New Product Donation Program Supports Domestic Violence Survivors
Norton donates 5,000 licenses to help protect survivors of domestic abuse
By: Erin Gallegos, Corporate Responsibility Manager
Technology abuse is an increasingly common part of domestic violence. Many abusers use technology like stalkerware to track their partners’ device activity, location and movements, email and online messages, and browsing histories. Intimate partner violence often involves financial abuse, in which abusers steal their partner’s identity, improperly access online accounts or ruin their credit scores. There is a critical need to ensure survivors and advocates understand tech-facilitated abuse, its impact and how to identify it. They also need digital tools that can help.
Providing Free Products to Domestic Violence Survivors
Our newest product donation initiative is dedicated to providing survivors with the information and tools to help them lead their online lives safely and confidently.
Through this unique program, Norton, a part of Gen, is donating up to 5,000 free product licenses to survivors of domestic violence to help them recover from financial or technological abuse. These licenses will be distributed by eligible organizations that are members of the Safe Shelter Collaborative and TechSoup will help facilitate the donations, for which organizations can apply online.
Norton 360 Deluxe, one of the products offered through the new donation program, can prevent activity or location tracking, information theft, installation of malicious programs and uninvited changes to devices. We are also offering Norton Secure VPN as a standalone product, which protects a person’s online privacy by hiding the computer’s address from websites visited from any device. Eligible organizations may request up to 100 licenses of each product, which then must be distributed to survivors of domestic abuse.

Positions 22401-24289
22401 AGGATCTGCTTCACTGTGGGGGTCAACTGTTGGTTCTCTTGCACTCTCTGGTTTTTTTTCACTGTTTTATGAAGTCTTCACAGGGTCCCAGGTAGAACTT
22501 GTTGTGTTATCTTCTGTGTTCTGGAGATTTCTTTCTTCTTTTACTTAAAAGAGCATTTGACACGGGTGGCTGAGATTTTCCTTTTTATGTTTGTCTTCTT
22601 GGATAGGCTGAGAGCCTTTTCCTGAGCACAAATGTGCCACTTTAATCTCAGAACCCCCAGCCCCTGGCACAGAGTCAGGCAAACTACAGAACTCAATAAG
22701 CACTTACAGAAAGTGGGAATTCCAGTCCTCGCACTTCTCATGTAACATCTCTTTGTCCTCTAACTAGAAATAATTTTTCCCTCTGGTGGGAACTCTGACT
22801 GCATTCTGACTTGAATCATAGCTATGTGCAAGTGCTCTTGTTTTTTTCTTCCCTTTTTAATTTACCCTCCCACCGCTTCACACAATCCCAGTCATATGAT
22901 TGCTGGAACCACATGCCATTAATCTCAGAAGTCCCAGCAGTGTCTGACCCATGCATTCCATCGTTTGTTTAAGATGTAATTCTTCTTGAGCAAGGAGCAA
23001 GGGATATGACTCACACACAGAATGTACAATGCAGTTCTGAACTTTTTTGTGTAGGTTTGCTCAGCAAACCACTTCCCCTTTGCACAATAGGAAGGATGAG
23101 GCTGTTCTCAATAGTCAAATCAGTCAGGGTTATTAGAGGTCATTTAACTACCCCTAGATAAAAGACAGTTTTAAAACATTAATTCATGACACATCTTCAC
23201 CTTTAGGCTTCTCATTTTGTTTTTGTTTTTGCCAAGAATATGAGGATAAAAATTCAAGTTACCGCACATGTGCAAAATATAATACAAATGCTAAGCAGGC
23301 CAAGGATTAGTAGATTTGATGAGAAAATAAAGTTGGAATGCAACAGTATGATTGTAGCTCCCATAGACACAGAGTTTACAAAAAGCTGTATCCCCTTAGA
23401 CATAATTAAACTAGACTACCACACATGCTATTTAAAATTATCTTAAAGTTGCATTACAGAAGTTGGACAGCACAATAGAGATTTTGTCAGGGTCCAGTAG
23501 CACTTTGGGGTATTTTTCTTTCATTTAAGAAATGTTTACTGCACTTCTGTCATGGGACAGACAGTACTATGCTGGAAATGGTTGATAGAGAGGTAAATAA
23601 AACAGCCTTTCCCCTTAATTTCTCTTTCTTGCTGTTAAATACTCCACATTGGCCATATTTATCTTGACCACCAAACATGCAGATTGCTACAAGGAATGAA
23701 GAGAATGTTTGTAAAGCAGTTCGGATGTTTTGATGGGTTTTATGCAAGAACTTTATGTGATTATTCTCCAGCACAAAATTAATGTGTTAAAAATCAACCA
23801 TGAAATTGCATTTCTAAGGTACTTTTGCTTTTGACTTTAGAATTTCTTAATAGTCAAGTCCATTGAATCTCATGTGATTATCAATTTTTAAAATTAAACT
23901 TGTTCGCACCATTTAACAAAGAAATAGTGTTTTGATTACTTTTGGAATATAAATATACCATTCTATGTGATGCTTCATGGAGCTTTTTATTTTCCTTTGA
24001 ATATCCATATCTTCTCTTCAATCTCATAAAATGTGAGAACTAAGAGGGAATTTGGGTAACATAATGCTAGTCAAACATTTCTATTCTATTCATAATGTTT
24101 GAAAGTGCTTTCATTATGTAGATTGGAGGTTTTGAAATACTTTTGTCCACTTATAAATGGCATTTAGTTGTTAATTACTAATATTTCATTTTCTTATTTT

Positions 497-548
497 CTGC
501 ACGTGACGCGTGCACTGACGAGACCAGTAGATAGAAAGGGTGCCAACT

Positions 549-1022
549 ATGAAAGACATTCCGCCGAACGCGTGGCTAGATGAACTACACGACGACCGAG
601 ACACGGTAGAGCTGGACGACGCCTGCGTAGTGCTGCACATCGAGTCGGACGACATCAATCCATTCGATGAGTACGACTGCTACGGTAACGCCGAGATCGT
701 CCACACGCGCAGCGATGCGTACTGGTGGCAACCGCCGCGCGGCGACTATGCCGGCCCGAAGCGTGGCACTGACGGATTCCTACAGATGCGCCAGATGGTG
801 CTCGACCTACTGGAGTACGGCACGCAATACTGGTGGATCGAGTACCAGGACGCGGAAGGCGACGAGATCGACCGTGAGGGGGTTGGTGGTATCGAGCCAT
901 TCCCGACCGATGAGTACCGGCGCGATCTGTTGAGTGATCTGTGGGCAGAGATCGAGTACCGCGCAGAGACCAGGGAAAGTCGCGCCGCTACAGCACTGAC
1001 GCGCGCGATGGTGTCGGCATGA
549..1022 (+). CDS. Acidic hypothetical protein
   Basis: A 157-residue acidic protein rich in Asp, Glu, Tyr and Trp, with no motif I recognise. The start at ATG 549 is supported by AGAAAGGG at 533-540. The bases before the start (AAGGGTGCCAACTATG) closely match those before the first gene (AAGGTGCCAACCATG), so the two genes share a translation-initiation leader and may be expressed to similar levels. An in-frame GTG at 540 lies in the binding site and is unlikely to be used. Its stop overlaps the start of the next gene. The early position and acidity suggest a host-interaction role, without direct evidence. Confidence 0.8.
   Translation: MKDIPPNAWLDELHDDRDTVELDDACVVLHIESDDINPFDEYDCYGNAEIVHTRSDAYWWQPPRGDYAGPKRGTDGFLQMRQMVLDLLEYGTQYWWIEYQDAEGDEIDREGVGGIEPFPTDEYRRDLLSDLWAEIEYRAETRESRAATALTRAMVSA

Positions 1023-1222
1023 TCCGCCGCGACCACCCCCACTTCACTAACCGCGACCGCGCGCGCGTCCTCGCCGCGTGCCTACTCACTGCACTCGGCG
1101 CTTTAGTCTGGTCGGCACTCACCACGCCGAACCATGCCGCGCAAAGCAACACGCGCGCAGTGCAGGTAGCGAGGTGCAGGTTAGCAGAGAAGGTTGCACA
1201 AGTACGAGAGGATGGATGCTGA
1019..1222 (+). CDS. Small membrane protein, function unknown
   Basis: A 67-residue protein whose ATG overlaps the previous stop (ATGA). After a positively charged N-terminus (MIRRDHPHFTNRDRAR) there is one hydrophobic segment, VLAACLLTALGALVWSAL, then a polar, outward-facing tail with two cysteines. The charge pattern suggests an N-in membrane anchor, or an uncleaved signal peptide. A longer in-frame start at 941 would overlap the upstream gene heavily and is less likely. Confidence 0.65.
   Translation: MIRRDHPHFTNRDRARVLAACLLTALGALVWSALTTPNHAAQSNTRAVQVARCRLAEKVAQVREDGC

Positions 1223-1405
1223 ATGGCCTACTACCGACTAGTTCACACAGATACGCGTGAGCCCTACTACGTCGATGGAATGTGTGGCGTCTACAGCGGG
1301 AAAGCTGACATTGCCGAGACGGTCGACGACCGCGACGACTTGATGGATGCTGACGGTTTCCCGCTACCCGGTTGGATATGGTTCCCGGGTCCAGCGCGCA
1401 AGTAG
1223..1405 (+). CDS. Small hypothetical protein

The National Network to End Domestic Violence (NNEDV) is another nonprofit partner of ours – which represents the 56 U.S. state and territorial domestic violence coalitions, who in turn represent more than 2,000 local programs and the millions of survivors they serve annually – also collaborated on the new pilot program.
Learning Good Cyber Hygiene
According to Armin Waiscek, Senior Research Manager at Gen, good cyber hygiene is diligence, care and human judgment, and it’s an important part of an online safety plan. “Security software is extremely important, as is education on Cyber Safety awareness. This involves day-to-day vigilance and learning how to spot the signs that someone has access to, or is trying to access your online accounts, devices or location.”
Waiscek offered tips on how important cyber hygiene is to domestic violence survivors. “Through our work with NNEDV, we have learned survivors often need help to secure their digital assets, remove or stop using shared accounts, and create accounts on clean devices that haven’t been accessed by their abusers,” he said.
Here are a few suggestions to improve cyber hygiene:
- Create a list of all platforms, systems and devices that are in use.
- Change passwords to all accounts or create new accounts.
- Update any online accounts that are accessible through Facebook, Google, Twitter, or Apple ID log-ins.
- Use unique passwords that exclude personally identifiable information (i.e., birthdays, names, pet names, etc.).
- Utilize a (new) password manager to track passwords and to create strong, unique passwords
Maximizing Our Social Impact
This pilot program exemplifies our continued large-scale effort to align our volunteering, giving and product donation programs for maximum impact. In addition to this program, we have provided training and technical assistance to NNEDV for years. In 2022, we announced a $100,000 grant each year for three years to NNEDV to support the organization’s Safety Net technology abuse response initiative, as well as its Economic Justice program. We are also a founding member of the Coalition Against Stalkerware, which was formed to help keep malicious technology like stalkerware and creepware out of the hands of abusers.
To learn more, visit the new donation program landing page.